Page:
Tag Archive: bonnie campbell-hill


Bonnie Campbell-Hill’s Writing Continuum is a fantastic resource for  informing teaching and learning. When used on a regular basis it is extremely powerful. It is a part of NISTs language assessment methods.

I would like to achieve two things with this posting:

  1. Get a sense of who is using the Writing Continuum on a regular basis in their classroom.
  2. Encourage all of us to start being honest about what we are doing and not doing in our teaching.

So, I will start. I have been using the Writing Continuum for four years prior to coming to NIST… but have not used it since I have been teaching here as I have been caught up in doing other things.

What about you?

Are you using the Writing Continuum?  If so, how do you use it? If not, why is that?

Conceptual understandings from IB Language Arts Scope and Sequence Document

Image from hatta affendy on Flickr
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Glenn has created one Reading & Writing Continuum Book for his class. He uses this book as his focus for regular conferencing by writing anecdotal notes and ticking continuum descriptors as it becomes clear that they are true for his students.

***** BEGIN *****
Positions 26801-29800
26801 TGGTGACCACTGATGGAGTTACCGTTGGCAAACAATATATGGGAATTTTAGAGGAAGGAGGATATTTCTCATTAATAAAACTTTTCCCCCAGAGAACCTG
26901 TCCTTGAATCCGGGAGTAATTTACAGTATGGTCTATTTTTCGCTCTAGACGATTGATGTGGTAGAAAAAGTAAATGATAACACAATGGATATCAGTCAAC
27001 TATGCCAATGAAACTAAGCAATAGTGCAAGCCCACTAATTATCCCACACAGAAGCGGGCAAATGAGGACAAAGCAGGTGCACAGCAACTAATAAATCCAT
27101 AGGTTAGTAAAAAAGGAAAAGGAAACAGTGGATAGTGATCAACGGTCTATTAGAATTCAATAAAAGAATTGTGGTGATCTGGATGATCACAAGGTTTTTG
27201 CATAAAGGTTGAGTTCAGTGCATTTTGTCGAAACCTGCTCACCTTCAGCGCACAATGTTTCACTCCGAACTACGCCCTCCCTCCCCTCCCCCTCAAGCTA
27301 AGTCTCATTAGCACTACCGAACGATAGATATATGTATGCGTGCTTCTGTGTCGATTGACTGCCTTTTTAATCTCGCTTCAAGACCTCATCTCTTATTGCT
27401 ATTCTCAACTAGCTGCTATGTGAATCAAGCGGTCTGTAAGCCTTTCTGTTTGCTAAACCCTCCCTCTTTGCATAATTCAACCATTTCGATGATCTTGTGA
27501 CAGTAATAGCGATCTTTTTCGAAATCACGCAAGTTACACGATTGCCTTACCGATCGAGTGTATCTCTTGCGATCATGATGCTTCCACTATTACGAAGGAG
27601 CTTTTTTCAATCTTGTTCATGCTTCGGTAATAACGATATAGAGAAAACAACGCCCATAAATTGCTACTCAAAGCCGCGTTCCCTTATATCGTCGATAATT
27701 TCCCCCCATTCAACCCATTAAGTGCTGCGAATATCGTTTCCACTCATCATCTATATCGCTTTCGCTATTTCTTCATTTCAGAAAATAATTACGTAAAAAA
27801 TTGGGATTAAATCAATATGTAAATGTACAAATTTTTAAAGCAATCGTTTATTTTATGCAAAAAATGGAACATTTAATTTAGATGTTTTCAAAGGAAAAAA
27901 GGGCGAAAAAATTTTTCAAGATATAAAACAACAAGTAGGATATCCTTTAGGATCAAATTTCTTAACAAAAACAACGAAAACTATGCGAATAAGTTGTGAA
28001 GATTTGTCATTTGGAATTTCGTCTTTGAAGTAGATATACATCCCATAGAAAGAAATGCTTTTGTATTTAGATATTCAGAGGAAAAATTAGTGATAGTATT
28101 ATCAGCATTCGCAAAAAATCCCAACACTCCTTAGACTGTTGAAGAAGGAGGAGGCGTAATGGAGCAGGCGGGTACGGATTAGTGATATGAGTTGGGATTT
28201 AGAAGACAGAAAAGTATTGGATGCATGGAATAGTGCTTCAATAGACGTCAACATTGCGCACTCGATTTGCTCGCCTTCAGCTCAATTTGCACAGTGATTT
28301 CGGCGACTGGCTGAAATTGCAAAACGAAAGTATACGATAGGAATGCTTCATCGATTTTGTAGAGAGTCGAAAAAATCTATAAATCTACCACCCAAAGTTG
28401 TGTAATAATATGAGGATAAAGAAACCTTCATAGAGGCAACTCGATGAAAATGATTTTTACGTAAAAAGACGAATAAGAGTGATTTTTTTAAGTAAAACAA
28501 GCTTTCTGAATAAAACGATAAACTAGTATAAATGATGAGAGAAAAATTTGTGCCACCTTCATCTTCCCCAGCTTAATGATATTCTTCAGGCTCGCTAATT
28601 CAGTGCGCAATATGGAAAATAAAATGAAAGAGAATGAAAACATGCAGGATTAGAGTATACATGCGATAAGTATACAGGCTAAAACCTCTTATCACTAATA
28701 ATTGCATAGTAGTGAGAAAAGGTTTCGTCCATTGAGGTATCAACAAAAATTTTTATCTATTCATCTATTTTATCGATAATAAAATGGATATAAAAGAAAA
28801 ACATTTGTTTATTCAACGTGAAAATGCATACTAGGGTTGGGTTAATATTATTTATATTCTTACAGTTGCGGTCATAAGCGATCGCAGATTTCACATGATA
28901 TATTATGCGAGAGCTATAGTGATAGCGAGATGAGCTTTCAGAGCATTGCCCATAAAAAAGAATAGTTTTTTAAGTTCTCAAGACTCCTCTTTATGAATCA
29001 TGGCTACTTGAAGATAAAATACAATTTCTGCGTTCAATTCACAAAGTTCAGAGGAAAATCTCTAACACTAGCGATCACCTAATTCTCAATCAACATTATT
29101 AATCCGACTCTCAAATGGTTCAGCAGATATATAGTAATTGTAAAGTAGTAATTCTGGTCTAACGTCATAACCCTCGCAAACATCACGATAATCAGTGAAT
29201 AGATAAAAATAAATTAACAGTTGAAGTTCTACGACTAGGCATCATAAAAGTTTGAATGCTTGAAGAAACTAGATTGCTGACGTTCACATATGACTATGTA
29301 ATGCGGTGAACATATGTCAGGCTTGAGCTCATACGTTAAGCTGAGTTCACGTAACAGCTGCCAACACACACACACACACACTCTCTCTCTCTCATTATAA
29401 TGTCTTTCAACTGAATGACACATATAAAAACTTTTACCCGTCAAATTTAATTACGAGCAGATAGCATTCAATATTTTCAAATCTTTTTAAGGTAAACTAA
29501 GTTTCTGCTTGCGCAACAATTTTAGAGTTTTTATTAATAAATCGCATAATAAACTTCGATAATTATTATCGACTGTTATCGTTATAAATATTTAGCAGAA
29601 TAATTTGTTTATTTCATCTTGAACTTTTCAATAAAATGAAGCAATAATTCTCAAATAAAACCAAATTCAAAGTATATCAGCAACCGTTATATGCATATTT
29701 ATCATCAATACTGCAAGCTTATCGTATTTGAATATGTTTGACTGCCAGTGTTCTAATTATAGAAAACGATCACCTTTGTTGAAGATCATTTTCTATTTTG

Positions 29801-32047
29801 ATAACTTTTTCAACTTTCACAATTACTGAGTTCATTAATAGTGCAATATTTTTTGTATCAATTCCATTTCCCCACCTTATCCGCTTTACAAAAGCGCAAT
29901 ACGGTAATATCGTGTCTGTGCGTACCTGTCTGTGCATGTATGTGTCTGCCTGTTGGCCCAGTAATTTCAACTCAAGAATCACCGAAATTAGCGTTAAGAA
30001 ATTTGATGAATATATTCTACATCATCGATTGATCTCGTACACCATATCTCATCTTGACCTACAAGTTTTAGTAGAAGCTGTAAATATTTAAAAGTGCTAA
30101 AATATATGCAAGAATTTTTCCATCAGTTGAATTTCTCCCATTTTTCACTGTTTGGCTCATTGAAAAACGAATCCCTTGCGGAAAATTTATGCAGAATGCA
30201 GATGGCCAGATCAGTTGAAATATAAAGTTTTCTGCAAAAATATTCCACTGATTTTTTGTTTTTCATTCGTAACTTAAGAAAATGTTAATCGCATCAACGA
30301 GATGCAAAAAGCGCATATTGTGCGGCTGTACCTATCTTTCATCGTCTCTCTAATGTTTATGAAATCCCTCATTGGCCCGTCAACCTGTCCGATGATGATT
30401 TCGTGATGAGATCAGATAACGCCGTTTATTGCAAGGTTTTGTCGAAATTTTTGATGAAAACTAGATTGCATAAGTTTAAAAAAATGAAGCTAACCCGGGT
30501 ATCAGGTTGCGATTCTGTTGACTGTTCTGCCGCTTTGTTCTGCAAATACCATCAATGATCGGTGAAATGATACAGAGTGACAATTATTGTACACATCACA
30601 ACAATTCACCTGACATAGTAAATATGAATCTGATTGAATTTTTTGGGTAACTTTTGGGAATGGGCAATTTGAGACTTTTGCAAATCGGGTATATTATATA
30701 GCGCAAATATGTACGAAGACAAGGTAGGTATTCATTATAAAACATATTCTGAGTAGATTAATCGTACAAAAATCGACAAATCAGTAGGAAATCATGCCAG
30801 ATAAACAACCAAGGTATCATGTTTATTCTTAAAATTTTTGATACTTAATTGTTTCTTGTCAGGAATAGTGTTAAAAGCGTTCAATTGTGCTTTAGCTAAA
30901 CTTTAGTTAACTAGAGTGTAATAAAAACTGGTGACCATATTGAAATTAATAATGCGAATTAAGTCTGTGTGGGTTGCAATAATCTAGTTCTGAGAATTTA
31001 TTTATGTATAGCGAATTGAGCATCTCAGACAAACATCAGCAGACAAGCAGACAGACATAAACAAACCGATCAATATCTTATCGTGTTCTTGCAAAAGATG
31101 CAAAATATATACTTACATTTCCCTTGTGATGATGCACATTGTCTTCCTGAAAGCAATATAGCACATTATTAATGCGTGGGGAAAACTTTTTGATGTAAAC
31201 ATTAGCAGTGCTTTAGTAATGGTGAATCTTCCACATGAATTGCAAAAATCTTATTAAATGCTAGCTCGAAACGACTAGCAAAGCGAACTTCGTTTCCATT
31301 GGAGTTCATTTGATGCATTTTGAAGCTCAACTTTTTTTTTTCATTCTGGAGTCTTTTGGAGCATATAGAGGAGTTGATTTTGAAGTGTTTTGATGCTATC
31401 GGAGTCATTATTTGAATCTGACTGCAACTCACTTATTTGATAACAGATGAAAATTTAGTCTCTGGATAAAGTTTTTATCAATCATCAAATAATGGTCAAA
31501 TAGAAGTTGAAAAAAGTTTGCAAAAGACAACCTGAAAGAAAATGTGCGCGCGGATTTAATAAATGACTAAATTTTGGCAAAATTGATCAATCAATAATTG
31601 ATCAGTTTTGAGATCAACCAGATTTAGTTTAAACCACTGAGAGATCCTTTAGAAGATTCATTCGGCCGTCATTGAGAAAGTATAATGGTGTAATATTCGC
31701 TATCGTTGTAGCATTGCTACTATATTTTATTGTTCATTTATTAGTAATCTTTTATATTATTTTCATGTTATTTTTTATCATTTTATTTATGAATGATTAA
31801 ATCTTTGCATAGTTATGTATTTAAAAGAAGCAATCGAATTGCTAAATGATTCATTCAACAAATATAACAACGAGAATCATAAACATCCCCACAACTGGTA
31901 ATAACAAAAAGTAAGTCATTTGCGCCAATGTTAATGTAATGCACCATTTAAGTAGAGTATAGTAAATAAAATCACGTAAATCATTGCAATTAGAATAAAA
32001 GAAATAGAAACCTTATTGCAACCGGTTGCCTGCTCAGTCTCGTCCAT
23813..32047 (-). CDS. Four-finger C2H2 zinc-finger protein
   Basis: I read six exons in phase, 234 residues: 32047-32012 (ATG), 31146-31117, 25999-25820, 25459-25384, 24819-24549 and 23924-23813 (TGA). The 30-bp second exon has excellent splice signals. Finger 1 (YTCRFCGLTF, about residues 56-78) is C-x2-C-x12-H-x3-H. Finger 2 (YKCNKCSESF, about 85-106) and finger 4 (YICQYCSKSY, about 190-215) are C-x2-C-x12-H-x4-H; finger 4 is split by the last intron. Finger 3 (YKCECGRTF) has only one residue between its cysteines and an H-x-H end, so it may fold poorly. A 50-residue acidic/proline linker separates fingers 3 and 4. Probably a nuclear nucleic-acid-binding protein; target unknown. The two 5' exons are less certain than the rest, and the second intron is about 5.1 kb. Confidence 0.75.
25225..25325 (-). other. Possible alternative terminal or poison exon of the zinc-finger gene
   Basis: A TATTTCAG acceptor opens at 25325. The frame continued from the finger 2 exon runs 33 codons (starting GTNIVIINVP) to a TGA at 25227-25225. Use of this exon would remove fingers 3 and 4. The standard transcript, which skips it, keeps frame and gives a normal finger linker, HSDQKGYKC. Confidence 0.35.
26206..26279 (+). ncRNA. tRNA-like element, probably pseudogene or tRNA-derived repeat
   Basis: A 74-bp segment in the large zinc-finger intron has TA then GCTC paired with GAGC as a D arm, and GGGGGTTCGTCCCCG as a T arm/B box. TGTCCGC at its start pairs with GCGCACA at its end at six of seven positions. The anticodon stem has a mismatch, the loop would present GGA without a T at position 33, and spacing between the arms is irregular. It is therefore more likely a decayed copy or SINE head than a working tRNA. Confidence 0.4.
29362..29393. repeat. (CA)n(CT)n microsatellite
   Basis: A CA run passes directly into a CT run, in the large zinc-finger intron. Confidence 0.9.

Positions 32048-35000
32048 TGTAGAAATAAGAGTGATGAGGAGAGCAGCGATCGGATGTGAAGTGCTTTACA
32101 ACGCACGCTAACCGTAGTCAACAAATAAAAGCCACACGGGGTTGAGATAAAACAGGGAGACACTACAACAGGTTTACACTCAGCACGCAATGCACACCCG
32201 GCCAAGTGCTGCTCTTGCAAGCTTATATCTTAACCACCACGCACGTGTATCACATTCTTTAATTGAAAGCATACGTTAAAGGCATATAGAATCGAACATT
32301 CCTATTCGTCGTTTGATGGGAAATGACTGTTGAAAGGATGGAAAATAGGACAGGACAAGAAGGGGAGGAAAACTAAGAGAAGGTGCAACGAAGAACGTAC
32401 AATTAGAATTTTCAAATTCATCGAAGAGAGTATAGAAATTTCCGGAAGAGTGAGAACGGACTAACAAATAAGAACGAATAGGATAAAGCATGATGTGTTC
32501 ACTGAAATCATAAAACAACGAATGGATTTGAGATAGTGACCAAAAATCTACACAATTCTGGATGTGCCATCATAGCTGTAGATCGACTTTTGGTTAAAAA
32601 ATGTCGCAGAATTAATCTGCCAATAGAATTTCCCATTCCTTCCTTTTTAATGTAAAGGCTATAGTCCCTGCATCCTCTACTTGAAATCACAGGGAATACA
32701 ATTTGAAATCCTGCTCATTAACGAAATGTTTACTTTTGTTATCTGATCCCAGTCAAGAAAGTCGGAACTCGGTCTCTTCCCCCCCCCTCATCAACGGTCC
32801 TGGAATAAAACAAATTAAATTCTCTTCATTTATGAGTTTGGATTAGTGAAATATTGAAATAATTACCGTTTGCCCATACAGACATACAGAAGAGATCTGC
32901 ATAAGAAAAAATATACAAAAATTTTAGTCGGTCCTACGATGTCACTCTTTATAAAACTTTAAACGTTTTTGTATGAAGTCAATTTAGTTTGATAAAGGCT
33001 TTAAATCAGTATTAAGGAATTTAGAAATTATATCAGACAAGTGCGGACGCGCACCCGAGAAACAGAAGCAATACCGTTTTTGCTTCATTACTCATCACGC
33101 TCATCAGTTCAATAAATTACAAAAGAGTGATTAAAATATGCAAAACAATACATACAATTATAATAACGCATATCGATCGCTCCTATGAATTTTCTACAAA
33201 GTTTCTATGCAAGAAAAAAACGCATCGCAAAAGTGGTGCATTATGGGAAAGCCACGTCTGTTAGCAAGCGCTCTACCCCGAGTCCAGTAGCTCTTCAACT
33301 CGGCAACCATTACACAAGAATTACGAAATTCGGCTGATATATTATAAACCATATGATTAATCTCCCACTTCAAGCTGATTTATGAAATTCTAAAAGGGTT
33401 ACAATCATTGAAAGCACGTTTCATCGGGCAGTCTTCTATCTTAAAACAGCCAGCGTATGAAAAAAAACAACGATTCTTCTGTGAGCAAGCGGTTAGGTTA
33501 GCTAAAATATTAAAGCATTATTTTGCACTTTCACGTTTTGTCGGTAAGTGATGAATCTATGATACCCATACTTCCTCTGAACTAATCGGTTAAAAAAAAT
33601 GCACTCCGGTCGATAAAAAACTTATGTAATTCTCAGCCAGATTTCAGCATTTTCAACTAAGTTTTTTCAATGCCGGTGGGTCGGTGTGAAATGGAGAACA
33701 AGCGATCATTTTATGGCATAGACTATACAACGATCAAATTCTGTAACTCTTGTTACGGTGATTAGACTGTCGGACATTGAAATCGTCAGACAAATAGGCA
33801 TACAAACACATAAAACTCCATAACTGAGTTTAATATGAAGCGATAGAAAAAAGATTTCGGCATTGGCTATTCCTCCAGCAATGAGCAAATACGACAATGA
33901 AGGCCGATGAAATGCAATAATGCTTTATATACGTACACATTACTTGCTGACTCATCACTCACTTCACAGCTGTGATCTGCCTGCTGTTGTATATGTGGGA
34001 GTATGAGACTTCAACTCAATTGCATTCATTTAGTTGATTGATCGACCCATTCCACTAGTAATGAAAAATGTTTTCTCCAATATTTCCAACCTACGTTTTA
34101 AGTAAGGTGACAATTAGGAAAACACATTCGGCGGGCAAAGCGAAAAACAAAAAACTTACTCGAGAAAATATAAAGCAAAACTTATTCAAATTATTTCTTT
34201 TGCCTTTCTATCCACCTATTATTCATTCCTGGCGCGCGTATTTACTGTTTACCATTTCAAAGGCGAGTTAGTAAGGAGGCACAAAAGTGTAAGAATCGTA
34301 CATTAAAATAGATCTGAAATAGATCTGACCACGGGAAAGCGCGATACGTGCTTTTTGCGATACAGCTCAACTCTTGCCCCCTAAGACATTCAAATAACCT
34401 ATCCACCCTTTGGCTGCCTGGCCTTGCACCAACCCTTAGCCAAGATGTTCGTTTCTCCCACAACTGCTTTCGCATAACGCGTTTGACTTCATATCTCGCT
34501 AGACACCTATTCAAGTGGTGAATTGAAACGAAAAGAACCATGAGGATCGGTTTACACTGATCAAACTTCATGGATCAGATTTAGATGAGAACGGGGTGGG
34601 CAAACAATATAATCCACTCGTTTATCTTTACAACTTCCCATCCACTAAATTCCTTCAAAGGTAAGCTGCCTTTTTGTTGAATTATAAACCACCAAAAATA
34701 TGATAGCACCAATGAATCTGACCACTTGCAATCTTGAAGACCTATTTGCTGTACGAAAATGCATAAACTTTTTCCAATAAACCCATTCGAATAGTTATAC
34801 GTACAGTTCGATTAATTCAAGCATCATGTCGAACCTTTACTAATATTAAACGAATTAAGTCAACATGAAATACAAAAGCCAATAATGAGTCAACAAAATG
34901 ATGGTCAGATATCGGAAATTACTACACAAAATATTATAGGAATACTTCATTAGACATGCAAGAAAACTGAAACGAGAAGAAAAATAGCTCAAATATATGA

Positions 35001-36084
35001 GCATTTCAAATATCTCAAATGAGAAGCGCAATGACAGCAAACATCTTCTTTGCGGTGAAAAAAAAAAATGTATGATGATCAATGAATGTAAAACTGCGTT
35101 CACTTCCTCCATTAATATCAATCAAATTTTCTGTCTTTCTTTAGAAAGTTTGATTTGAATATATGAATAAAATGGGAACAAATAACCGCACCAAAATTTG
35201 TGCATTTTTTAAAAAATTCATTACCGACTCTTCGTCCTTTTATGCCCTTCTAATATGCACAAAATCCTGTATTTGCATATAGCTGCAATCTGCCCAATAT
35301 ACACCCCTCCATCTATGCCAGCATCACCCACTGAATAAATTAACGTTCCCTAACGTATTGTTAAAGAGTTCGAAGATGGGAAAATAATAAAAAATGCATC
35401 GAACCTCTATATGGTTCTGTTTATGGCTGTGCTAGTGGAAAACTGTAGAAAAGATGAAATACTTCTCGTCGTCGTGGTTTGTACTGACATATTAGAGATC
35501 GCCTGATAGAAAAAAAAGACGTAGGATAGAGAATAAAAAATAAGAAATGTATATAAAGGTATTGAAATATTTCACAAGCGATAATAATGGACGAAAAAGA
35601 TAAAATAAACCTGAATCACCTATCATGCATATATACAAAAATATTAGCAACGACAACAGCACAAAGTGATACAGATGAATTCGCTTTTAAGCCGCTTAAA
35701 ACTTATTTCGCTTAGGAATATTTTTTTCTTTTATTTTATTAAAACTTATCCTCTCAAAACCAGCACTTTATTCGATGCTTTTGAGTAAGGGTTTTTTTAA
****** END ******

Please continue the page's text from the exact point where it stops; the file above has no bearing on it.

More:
Chad also uses a simple book to record movement along the continuums and to write anecdotal notes. However, he has gone one step further in order to increase student involvement and awareness of the continuum. As you can see in the pictures above, 5CW have a large, interactive version of both the reading and writing continuum on display in their classroom. They monitor their placing and movement along the continuum by placing a laminated photograph on the continuum itself.This is a fantastic idea as it “destigmatizes” assessments, creates a culture of academic honesty and helps students to see how assessments are all about where you’ve come from and where you’re heading.

I was chatting with Kyla and Cassie about setting this up in 6SS and we thought it would be amazing to have two sets of photos for each student, one that shows where they are with English and another to show where they are in their mother tongue. We’ll let you know how that goes!